Christopher Richard Wynne Nevinson A.R.A. (British, 1889-1946)
Road through the forest signed 'C.R.W. Nevinson' (lower left) oil on canvas 60 x 45 cm. (23 3/4 x 17 3/4 in.) Please note there is another work verso
PROVENANCE: Poole Hall, Nantwich, Cheshire Peter Francis Clegg Private Collection
In the aftermath of WWI, Christopher Nevinson attempted publicly to free himself from the largely self-made prison of futurist style in which he felt incarcerated. In a courageous, though ultimately impossible, bid for artistic autonomy, he wrote:'I wish to be thoroughly dissociated from every "new" or "advanced" movement; every form of "ist," "ism," "post," "neo," "academic" or "unacademic" (Preface to Catalogue of an Exhibition of New Works by C.R.W. Nevinson (London, Leicester Galleries, October - November 1919)
Though key critics, notably those in and around the Bloomsbury Group, were disparaging, the artistic versatility demonstrated by Nevinson in the 1920s, and his landscape work in particular, generated much highly favourable press comment and public support.
Given Nevinson's stated objective of total artistic freedom, it is possibly ironic that - from a contemporary standpoint at least - the most satisfying works of this period are often those where the prisoner has not slipped but merely loosened his stylistic chains. In such pieces, subtly controlled elements of an earlier futurist language, once focused on the raw power and violence of the machine-age, now combine successfully with natural as well as urban landscape subjects.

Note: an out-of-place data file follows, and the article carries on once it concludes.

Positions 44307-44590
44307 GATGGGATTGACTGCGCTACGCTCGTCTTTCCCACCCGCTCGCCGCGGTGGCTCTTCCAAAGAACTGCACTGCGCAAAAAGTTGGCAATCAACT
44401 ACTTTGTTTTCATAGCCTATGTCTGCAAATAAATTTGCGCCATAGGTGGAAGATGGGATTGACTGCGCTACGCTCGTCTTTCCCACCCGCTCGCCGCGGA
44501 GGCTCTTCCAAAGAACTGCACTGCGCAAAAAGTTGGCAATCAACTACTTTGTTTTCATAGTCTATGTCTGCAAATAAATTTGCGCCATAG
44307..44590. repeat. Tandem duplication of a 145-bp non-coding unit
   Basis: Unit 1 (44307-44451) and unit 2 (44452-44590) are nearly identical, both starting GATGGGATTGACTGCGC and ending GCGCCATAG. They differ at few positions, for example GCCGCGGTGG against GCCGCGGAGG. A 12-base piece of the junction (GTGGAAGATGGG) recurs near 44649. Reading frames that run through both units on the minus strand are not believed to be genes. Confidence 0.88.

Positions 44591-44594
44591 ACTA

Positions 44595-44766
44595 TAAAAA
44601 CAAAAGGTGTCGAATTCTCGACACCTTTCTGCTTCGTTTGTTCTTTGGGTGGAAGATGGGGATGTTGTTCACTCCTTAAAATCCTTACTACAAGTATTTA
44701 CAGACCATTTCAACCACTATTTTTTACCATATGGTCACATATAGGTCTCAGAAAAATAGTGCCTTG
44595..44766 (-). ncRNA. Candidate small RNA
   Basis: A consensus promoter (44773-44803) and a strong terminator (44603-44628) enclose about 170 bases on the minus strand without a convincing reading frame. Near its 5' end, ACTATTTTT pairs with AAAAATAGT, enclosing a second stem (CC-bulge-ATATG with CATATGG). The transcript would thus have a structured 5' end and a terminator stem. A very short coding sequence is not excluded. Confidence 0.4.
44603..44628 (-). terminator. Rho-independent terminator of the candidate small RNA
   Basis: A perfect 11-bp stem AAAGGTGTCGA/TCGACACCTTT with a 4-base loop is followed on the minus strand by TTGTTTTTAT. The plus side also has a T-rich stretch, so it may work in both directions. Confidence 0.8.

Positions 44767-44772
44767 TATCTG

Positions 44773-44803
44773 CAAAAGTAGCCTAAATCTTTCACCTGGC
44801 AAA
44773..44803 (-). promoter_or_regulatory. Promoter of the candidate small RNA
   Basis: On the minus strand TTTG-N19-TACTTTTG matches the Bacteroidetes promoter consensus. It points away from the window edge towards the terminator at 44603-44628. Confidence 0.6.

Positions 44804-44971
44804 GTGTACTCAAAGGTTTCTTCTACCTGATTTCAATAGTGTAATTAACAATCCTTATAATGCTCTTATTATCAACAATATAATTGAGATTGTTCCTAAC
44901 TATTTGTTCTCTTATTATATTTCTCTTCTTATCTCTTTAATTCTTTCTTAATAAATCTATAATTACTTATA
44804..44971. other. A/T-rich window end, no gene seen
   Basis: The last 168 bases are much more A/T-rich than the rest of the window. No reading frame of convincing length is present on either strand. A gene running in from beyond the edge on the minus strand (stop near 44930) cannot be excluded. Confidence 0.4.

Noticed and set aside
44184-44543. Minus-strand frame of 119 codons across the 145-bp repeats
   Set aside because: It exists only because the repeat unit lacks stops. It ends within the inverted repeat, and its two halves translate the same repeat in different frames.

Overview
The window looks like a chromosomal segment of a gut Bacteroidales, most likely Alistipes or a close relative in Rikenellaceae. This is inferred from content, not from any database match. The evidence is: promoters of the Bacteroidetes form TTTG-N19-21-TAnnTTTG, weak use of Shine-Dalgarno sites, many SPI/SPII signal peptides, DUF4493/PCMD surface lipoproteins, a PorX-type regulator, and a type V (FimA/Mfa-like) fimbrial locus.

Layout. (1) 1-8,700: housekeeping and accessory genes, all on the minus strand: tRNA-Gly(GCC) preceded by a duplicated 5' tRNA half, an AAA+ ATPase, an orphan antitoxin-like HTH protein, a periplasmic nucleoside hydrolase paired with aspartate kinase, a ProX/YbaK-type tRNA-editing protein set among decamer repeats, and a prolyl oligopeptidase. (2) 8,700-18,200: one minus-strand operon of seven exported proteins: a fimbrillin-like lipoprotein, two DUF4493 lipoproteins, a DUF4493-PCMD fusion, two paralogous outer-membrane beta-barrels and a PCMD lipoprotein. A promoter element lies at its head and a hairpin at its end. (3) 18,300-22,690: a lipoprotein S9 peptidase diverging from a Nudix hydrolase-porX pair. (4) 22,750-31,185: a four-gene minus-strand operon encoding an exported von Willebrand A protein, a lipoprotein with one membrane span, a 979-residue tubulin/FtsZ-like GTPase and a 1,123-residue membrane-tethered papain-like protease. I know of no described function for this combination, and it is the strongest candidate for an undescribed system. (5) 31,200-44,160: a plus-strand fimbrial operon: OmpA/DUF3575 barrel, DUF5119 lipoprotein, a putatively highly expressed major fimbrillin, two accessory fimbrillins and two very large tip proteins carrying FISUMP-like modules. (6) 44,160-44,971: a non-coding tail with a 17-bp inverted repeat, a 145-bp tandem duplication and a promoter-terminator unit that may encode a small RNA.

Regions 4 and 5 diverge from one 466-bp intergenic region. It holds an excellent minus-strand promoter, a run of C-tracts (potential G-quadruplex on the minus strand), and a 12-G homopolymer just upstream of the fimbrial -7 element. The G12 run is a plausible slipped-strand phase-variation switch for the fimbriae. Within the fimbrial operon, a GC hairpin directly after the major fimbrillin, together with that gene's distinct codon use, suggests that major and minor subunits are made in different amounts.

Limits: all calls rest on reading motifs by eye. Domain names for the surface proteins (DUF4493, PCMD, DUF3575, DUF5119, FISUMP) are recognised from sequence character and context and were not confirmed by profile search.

We see aspects of this fusion in both works here, whether in the gentle faceting and angularity that reinforce the stark autumnal architecture of the pine forest or in the bold impression of vigorous movement in the treetops - a subject dear to the artist even before his formal departure from the futurist fold.
The additional work verso relates closely to a watercolour study Wind in the Treetops, circa 1927, (Birmingham City Museum and Art Gallery) and a mezzotint Wind, 1918. In addition, an oil titled Wind in the Trees was exhibited at the New English Art Club in 1929.